McDowell Bey v. Warden

Middle District of Florida, flmd-8:2016-cv-01432

ORDER construing Docs. {{14}} and {{15}} as a motion to alter or amend a judgment under Rule 59(e); denying {{14}} and {{15}} --motion to alter or amend judgment; denying a certificate of appealability; denying leave to appeal in forma pauperis. Signed by Judge Steven D. Merryday on 9/6/2016. (BK)

Interested in this case?

Current View

Full Text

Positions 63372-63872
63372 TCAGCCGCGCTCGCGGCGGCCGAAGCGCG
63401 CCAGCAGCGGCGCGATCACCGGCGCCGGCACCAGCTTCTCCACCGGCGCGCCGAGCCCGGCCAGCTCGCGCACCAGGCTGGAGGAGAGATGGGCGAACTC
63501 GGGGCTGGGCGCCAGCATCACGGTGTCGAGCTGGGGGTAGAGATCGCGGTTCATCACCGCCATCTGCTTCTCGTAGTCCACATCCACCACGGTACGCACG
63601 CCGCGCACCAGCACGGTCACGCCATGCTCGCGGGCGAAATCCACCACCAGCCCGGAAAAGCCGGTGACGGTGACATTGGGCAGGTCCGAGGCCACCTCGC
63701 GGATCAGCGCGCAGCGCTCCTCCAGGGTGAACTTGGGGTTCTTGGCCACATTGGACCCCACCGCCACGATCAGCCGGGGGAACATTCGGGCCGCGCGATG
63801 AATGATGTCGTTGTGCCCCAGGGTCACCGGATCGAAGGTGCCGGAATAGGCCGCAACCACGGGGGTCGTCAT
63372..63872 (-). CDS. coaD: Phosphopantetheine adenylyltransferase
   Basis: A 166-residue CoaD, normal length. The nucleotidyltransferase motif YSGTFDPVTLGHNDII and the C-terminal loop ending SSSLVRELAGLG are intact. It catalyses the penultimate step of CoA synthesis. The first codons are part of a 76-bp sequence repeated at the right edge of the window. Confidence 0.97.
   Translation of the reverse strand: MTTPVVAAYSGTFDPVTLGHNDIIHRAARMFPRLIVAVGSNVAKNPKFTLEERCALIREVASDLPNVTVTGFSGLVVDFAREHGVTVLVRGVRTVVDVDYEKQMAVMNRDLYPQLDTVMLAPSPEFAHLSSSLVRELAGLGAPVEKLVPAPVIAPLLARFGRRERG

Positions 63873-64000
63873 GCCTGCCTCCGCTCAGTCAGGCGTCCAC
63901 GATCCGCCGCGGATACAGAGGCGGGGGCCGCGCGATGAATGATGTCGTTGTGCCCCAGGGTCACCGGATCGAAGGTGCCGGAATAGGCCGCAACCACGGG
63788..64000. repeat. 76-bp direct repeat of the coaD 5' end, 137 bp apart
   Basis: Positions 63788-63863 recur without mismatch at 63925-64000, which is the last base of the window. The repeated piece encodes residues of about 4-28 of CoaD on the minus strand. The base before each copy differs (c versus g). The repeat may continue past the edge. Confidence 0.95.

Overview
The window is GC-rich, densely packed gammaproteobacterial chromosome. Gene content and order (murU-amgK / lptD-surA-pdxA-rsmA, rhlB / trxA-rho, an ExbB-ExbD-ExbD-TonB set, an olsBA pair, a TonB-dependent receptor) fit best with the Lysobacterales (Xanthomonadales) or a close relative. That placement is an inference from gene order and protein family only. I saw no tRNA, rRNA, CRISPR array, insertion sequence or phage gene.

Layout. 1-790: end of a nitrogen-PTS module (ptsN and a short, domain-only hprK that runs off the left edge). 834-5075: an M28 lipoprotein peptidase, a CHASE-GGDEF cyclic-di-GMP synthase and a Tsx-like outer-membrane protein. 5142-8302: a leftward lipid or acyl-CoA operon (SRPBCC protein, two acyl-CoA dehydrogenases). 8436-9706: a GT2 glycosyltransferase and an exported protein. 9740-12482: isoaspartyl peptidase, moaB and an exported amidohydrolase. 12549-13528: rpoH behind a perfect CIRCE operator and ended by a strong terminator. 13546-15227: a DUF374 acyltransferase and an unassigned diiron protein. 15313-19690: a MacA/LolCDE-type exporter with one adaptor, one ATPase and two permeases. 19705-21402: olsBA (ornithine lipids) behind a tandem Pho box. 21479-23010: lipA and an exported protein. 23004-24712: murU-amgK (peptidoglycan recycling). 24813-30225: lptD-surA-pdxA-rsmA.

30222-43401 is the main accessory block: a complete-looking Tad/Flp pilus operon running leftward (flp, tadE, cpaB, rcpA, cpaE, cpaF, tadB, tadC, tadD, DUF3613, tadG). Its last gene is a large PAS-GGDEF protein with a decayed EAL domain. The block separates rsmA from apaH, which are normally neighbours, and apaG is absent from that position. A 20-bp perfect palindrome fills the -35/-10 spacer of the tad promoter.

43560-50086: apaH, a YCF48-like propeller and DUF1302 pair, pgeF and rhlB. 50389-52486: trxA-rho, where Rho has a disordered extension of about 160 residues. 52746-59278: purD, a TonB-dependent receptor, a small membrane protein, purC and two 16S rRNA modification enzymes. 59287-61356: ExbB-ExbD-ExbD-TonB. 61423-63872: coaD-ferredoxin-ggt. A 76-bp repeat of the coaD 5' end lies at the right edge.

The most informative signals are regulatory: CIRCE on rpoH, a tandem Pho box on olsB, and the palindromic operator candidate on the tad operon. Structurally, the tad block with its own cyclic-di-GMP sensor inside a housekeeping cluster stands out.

PageID 154 UNITED STATES DISTRICT COURT MIDDLE DISTRICT OF FLORIDA TAMPA DIVISION COREY A. McDOWELL BEY, Applicant, v. CASE NO. 8:16-cv-1432-T-23TGW SECRETARY, Department of Corrections, Respondent. / ORDER An earlier order (Doc. 10) denies Beys application for the writ of habeas corpus under 28 U.S.C. § 2241 (Doc. 7) because his application is controlled by 28 U.S.C. § 2254. Bey moves for "reconsideration," a motion which he supplements. (Docs. 14 and 15) Because the motion is filed within twenty-eight days of the judgment, the motion is construed as a motion under Rule 59(e), Federal Rules of Civil Procedure, to alter or amend a judgment. Bey's earlier application under Section 2254 was dismissed (Doc. 7 in 8:14-cv- 694-T-23TBM) because he failed to follow the district court's instructions. Bey waited two years before again applying for a writ of habeas corpus, but this second application requests relief under Section 2241 instead of Section 2254. Bey's clear intent is to circumvent the one-year limitation under Section 2244(d)(1) for challenging a state court judgment under Section 2254. The earlier order advises Bey PageID 155 that, contrary to his argument, "because he is imprisoned under a state court judgment, Bey must challenge the validity of his conviction in an application under Section 2254. Medberry v. Crosby, 351 F.3d 1049, 1054 (11th Cir. 2003) (holding that an application 'is governed by § 2254 because Appellant is "in custody pursuant to the judgment of a State court."'), cert. denied, 541 U.S. 1032 (2004)." (Doc. 10 at 2) Affording his motion a generous interpretation, Bey presents two reasons for the district court to reconsider the earlier order. Bey asserts (1) that he is "actually innocent," which he contends exempts him from the federal limitation, and (2) that the state judgment is void because the state court lacked jurisdiction to issue a judgment. "Actual Innocence": Although Bey may challenge his conviction if he can show that he is "actually innocent" of the offense, actual innocence is not a separate claim that challenges the conviction but a "gateway" through which a defendant may pass to assert a constitutional challenge to the conviction. In other words, actual innocence is a gateway that permits the review of a time-barred or a procedurally barred federal claim. Passing through the gateway is difficult because "[t]o be credible, such a claim requires petitioner to support his allegations of constitutional error with new reliable evidence — whether it be exculpatory scientific evidence, trustworthy eyewitness accounts, or critical physical evidence — that was not presented at trial." Schlup v. Delo, 513 U.S. 298, 324 (1995). The gateway is narrow and opens "only when a -2- PageID 156 petition presents <evidence of innocence so strong that a court cannot have confidence in the outcome of the trial unless the court is also satisfied that the trial was free of nonharmless constitutional error.'" McQuiggin, Warden, v. Perkins, 133 S. Ct. 1924, 1936 (2013) (quoting Schlup v. Delo 513 U.S. 298, 316 (1995)). Proof of actual innocence can overcome the statute of limitation, as Perkins, 133 S. Ct. at 1928 (brackets original), explains: We hold that actual innocence, if proved, serves as a gateway through which a petitioner may pass whether the impediment is a procedural bar, as it was in Schlup and House, or, as in this case, expiration of the statute of limitations. We caution, however, that tenable actual-innocence gateway pleas are rare: "[A] petitioner does not meet the threshold requirement unless he persuades the district court that, in light of the new evidence, no juror, acting reasonably, would have voted to find him guilty beyond a reasonable doubt." Schlup, 513 U.S., at 329, 115 S. Ct. 851; see House, 547 U.S., at 538, 126 S. Ct. 2064 (emphasizing that the Schlup standard is "demanding" and seldom met). And in making an assessment of the kind Schlup envisioned, "the timing of the [petition]" is a factor bearing on the "reliability of th[e] evidence" purporting to show actual innocence. Schlup, 513 U.S., at 332, 115 S. Ct. 851. Bey asserts that the following (quoted exactly) proves his "actual innocence" (Doc. 14 at 2): [T]he Plaintiff were arrested where no crime was being committed nor fresh pursuit circumstances for arrest warrants of NON EXISTANT charges; and demonstrates. . . that no charges existed at the time he were arrested for the warrants were signed and filed on record with the clerk of court and; the whole case was based on his arrest for fraudulent arrest warrants. Bey argues that, because the arrest warrants were not properly obtained before his arrest, his arrest was unlawful. This argument fails to qualify for the "actual -3- PageID 157 innocence" exception to the limitation because Bey challenges the lawfulness, or "legal sufficiency," of his arrest and not his factual innocence of a crime. "It is important to note. . . that 'actual innocence' means factual innocence, not mere legal insufficiency." Bousley v. United States, 523 U.S. 614, 623 (1998). Bey's claim is not based on new evidence and, as a consequence, he was not precluded from timely raising his claim of an unlawful arrest within the one-year limitation. Bey fails to meet his burden of proving entitlement to a review of his time-barred application under the "actual innocence" exception to the limitation. Invalid State Judgment: Bey's second argument is that the state judgment is void, an argument that permits him to proceed under Section 2241 because Section 2254 requires imprisonment under a valid state judgment. Bey contends that, because his arrest was unlawful (as claimed in his first argument), the state court never acquired jurisdiction and, as a consequence, the state judgment is void. Bey erroneously cites Harrison v. Gillespie, 550 F.3d 823 (9th Cir. 2010), for the proposition that Section 2254 is inapplicable and that relief is proper under Section 2241 if no valid judgment of conviction is in place. However, the opinion that Bey cites was withdrawn and replaced by Harrison v. Gillespie, 596 F.3d 551 (9th Cir. 2010), which was superceded by Harrison v. Gillispie, 636 F.3d 472 (9th Cir. 2011) (en banc), which was amended and superceded on denial of rehearing by Harrison v. Gillispie, 640 F.3d 888 (9th Cir. 2011) (en banc), cert. denied, 132 S. Ct. 2710 (2012). -4- PageID 158 Harrison concerns whether the constitutional prohibition of double jeopardy is violated if a second penalty-phase jury considers imposing a sentence of death when the first penalty-phase jury rejected a death sentence but failed to agree on a lesser sentence. Harrison stands for the unremarkable proposition that Section 2241, and not Section 2254, applies when confinement is not under a state court judgment. Bey admits that he is imprisoned under a state court judgment, although he contends that the judgment is invalid. Section 2254 controls when imprisonment is under a state court judgment. "[I]f a state prisoner is 'in custody pursuant to the judgment of a State court,' his petition is subject to § 2254." Medberry, 351 F.3d at 1062. Bey's challenge to the validity of the state court judgment must proceed under Section 2254. Accordingly, the motion for reconsideration, as supplemented (Docs. 14 and 15), is construed as a motion to alter or amend a judgment under Rule 59(e) and is DENIED. DENIAL OF BOTH CERTIFICATE OF APPEALABILITY AND LEAVE TO APPEAL IN FORMA PAUPERIS Bey must obtain a certificate of appealability ("COA") to appeal the denial of a motion under Rule 59, Federal Rules of Civil Procedure. See Perez v. Sec'y, Dep't of Corr., 711 F.3d 1263, 1264 (11th Cir. 2013) ("Because the denial of a Rule 59(e) motion constitutes a 'final order' . . . a COA is required before [an] appeal may proceed."). -5- PageID 159 Bey is not entitled to a COA. A prisoner seeking a writ of habeas corpus has no absolute entitlement to appeal a district court's denial of his application. 28 U.S.C. § 2253(c)(1). Rather, a district court must first issue a COA. Section 2253(c)(2) permits issuing a COA "only if the applicant has made a substantial showing of the denial of a constitutional right." To merit a COA, Bey must show that reasonable jurists would find debatable both (1) the merits of the underlying claims and (2) the procedural issues he seeks to raise. See 28 U.S.C. § 2253(c)(2); Slack v. McDaniel, 529 U.S. 473, 478 (2000); Eagle v. Linahan, 279 F.3d 926, 935 (11th Cir 2001). Because Bey cannot proceed under Section 2241 and an application under Section 2254 is clearly time-barred, Bey is entitled to neither a COA nor leave to appeal in forma pauperis. Accordingly, a certificate of appealability is DENIED. Leave to appeal in forma pauperis is DENIED. Bey must obtain permission from the circuit court to appeal in forma pauperis. ORDERED in Tampa, Florida, on September 6, 2016. -6-